In the wake of the collapse of FTX, the third largest digital cryptocurrency exchange in the world that also operated as a kind of crypto hedge fund, a letter addressed to Congress by New York State Attorney General Letitia James is one of the latest to call for increased regulation on cryptocurrency investments.
James’ letter focuses on retirement funds, and asks that measures be adopted to prevent IRAs and defined contribution plans from being invested in high-risk digital assets such as cryptocurrency and digital tokens.
Concerns mentioned include the high risks of fraud, theft and loss involved when investing in cryptocurrencies, as well as a lack of equity interest or debt obligations and the non-transparent market forces at play.
For many Americans, the majority of their retirement savings will come from an IRA or 401(k) plan. AG James’ letter warns that allowing these types of funds to be invested in digital assets means many Americans could find themselves at retirement age without enough savings for their basic expenses.
“Most issuers of cryptocurrencies are not examined by any regulator, state or federal,” James wrote. “They neither operate pursuant to net capital requirements, nor do they maintain minimum reserves to meet liabilities and prevent a run.”
New York’s Attorney General is not the first to raise concerns about the prospect of mixing cryptocurrency and retirement fund investments.
Earlier this year, the U.S. Department of Labor released a statement warning plan fiduciaries to exercise “extreme care” when considering the addition of cryptocurrency options to 401(k) plans. The department cited a list of “serious concerns” about crypto being used for retirement investments, particularly the high risks of fraud, theft and loss.
With this letter, AG James joins a growing list of names calling in recent weeks for increased oversight on the largely unregulated cryptocurrency industry in general. Janet Yellen, current US Treasury Secretary and former chair of the Federal Reserve, also released a recent statement calling for tightened regulations on crypto.
“The recent failure of a major cryptocurrency exchange [FTX] and the unfortunate impact that has resulted for holders and investors of crypto assets demonstrate the need for more effective oversight of cryptocurrency markets,” said Yellen, warning that “further interconnections of the traditional financial system and crypto markets could raise broader financial stability concerns.”
However, some are urging caution when considering broad legislation in this early stage of the nascent crypto industry.
Omid Malekan, a professor at the Columbia Business School and author of several crypto-related books including Story of the Blockchain, told The Crime Report he supports introducing new regulations on crypto but states that a law forbidding the investment of any part of citizens’ retirement funds in crypto would be “draconian.”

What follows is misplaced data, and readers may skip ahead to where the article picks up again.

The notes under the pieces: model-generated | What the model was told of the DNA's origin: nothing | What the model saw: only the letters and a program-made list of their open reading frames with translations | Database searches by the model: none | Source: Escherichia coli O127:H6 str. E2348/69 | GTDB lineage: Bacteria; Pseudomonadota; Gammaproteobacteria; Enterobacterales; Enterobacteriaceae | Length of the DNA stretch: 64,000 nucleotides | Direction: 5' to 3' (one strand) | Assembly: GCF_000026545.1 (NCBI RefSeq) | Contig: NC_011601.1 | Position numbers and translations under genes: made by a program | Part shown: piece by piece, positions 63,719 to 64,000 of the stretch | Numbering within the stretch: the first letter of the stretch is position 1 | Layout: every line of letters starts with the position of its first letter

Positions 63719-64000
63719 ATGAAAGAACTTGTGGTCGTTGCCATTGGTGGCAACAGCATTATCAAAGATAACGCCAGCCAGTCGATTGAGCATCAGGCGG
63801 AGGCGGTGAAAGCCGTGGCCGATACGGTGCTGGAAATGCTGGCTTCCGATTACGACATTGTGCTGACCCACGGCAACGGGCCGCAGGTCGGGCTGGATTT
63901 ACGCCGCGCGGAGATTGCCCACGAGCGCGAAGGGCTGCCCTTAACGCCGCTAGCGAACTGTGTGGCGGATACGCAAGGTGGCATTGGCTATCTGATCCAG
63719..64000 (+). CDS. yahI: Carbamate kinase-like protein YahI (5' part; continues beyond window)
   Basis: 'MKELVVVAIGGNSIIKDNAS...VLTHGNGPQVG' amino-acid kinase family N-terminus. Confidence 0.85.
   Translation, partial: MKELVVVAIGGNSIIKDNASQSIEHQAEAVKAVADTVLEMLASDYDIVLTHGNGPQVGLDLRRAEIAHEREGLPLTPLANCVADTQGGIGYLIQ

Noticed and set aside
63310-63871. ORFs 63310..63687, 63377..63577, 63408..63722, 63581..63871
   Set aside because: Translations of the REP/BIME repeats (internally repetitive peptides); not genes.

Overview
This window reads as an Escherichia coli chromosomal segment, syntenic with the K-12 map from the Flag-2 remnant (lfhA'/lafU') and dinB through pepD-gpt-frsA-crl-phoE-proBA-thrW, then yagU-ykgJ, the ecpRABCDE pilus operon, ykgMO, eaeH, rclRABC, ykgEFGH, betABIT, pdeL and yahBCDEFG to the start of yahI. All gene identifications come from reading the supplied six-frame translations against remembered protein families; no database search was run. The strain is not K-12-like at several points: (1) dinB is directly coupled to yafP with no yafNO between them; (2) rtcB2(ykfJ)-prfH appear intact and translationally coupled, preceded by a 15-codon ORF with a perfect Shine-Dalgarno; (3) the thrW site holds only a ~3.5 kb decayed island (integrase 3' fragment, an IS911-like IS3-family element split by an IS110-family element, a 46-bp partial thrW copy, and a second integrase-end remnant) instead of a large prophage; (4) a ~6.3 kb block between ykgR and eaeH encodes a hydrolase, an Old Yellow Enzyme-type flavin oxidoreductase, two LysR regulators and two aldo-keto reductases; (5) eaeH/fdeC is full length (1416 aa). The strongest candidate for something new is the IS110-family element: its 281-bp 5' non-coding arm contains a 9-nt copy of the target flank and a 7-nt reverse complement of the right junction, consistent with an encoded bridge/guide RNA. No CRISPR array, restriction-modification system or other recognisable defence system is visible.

Malekan, however, agrees that tighter regulation is needed around crypto—the controversies lie in the details of exactly how to regulate it. He states that a modified version of James’ proposal, restricting the availability of crypto in retirement funds to only the most established coins (e.g. Bitcoin), might make sense.
“Everyone, even in the industry right now, agrees there are aspects of crypto that need to be regulated, but there’s very little agreement on how and whom,” Malekan said.
“We have a landscape of many different regulators at the state and the federal level, and they are right now in the middle of a turf war about who gets to regulate crypto.”
Malekan argued that in some ways, the cryptocurrency industry may actually be easier to regulate than traditional financial institutions because of the technology involved.
“There are aspects of blockchain technology that makes it a lot easier to regulate crypto companies than what it takes to regulate traditional financial services,” he said.
“Because everything is ultimately traced on this transparent global ledger…it’s a lot easier to make sure that, if customers send their coins to an exchange, the exchange is not misappropriating them.”
One way of introducing more oversight to the cryptocurrency industry, then, could come in the form of a law formally requiring “proof of reserves.”
“There is this idea called proof of reserves…if done right, what happens is on a periodic basis the exchange releases information that can be used to prove that they have the assets they’re supposed to have,” Malekan explained, “[The FTX failure] happened because the industry, their customers, did not demand this.”
Exchanges would release information verifying that they control a certain wallet and confirming the quantity of cryptocurrency in the wallet.
Because this information would be available to anyone, there would in theory be no need to rely on an outside auditor to assure investors that coins are not being misappropriated or lent out.
This proof of reserves concept could potentially address the issue mentioned in James’ letter about failure to adhere to net capital requirements.
“We all agree crypto should be regulated, but you don’t want to regulate it the same way you do Wall Street. It’s a fundamentally different thing,” Malekan said. “
With regulations this early in the process, you want to [use] as light a touch as possible while preventing something like FTX from happening again. You want to be forward-looking.”
Kay Bontempo is a TCR Contributor.